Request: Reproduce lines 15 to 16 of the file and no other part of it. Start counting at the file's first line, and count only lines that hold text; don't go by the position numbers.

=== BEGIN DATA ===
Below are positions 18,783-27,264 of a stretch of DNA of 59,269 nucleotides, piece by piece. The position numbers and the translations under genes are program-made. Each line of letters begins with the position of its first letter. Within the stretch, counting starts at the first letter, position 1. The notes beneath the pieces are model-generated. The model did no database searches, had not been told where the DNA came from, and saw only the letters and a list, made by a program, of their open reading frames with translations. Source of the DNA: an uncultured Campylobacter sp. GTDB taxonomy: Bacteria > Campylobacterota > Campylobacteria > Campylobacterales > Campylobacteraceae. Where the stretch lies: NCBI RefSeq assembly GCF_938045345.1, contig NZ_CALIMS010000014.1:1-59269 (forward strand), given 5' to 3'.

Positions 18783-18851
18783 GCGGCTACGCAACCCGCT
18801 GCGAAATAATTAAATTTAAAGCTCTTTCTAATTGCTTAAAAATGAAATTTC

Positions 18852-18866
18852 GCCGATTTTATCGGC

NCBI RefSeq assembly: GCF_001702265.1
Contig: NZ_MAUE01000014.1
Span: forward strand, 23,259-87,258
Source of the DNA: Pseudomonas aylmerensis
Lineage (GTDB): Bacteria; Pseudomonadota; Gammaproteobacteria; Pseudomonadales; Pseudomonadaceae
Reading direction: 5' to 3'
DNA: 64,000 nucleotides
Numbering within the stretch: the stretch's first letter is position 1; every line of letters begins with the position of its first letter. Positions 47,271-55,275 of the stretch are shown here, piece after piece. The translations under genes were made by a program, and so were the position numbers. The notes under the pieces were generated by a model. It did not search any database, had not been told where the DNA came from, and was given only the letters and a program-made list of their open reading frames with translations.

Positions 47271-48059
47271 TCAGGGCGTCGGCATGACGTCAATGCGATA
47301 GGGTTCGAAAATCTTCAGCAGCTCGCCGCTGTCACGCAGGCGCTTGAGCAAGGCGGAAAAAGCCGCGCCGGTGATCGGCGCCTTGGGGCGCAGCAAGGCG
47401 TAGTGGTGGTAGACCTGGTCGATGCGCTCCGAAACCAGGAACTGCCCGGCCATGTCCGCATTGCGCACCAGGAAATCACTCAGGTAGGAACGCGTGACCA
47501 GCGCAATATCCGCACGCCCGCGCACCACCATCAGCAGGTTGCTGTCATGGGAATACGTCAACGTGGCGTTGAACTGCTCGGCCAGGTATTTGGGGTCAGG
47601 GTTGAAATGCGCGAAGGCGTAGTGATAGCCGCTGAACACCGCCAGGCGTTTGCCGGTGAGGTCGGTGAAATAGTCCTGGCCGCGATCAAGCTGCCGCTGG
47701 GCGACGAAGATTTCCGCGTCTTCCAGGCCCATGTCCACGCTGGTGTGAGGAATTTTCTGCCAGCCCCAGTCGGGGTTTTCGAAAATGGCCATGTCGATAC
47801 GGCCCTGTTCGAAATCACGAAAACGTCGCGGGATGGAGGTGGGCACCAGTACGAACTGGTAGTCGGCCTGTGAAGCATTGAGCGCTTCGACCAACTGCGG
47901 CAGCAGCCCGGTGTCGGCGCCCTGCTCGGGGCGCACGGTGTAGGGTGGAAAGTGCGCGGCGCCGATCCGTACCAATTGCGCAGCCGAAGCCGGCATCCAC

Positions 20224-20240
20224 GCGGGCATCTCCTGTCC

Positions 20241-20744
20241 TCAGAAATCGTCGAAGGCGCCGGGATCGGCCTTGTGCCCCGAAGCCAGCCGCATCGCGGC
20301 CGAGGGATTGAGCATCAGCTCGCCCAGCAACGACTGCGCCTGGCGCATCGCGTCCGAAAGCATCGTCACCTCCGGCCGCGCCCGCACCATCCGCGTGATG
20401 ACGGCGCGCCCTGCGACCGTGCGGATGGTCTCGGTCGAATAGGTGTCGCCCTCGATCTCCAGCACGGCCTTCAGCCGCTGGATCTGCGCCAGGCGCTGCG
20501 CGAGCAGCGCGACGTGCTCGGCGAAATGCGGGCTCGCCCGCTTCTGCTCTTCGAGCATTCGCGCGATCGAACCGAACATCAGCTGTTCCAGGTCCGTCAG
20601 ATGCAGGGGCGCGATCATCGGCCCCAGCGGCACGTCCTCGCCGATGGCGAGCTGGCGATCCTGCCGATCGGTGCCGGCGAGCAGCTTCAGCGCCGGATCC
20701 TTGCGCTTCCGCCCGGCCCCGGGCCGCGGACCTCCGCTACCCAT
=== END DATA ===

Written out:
Positions 47271-48059
47271 TCAGGGCGTCGGCATGACGTCAATGCGATA